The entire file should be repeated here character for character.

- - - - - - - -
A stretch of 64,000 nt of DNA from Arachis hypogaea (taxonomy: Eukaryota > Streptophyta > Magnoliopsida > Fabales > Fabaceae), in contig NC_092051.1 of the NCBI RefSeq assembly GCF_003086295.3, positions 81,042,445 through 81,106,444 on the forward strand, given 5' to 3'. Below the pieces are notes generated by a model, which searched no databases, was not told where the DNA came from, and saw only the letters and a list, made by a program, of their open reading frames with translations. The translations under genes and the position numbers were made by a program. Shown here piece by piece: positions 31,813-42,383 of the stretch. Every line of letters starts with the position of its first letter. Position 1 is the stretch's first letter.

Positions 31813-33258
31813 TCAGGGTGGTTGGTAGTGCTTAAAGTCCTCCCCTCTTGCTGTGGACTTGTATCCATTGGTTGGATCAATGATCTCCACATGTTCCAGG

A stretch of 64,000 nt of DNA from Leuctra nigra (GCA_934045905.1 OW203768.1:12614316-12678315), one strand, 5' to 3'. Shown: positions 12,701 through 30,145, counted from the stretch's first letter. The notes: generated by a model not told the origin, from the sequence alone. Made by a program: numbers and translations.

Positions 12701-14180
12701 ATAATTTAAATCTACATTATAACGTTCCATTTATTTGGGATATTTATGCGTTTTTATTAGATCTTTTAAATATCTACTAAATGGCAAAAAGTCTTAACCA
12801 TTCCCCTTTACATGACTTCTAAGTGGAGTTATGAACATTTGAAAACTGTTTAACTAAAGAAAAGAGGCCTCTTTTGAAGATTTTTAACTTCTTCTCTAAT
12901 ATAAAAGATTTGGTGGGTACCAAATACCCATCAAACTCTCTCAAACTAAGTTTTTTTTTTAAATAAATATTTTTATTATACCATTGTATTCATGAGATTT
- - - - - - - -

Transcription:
A stretch of 64,000 nt of DNA from Arachis hypogaea (taxonomy: Eukaryota > Streptophyta > Magnoliopsida > Fabales > Fabaceae), in contig NC_092051.1 of the NCBI RefSeq assembly GCF_003086295.3, positions 81,042,445 through 81,106,444 on the forward strand, given 5' to 3'. Below the pieces are notes generated by a model, which searched no databases, was not told where the DNA came from, and saw only the letters and a list, made by a program, of their open reading frames with translations. The translations under genes and the position numbers were made by a program. Shown here piece by piece: positions 31,813-42,383 of the stretch. Every line of letters starts with the position of its first letter. Position 1 is the stretch's first letter.

Positions 31813-33258
31813 TCAGGGTGGTTGGTAGTGCTTAAAGTCCTCCCCTCTTGCTGTGGACTTGTATCCATTGGTTGGATCAATGATCTCCACATGTTCCAGG

A stretch of 64,000 nt of DNA from Leuctra nigra (GCA_934045905.1 OW203768.1:12614316-12678315), one strand, 5' to 3'. Shown: positions 12,701 through 30,145, counted from the stretch's first letter. The notes: generated by a model not told the origin, from the sequence alone. Made by a program: numbers and translations.

Positions 12701-14180
12701 ATAATTTAAATCTACATTATAACGTTCCATTTATTTGGGATATTTATGCGTTTTTATTAGATCTTTTAAATATCTACTAAATGGCAAAAAGTCTTAACCA
12801 TTCCCCTTTACATGACTTCTAAGTGGAGTTATGAACATTTGAAAACTGTTTAACTAAAGAAAAGAGGCCTCTTTTGAAGATTTTTAACTTCTTCTCTAAT
12901 ATAAAAGATTTGGTGGGTACCAAATACCCATCAAACTCTCTCAAACTAAGTTTTTTTTTTAAATAAATATTTTTATTATACCATTGTATTCATGAGATTT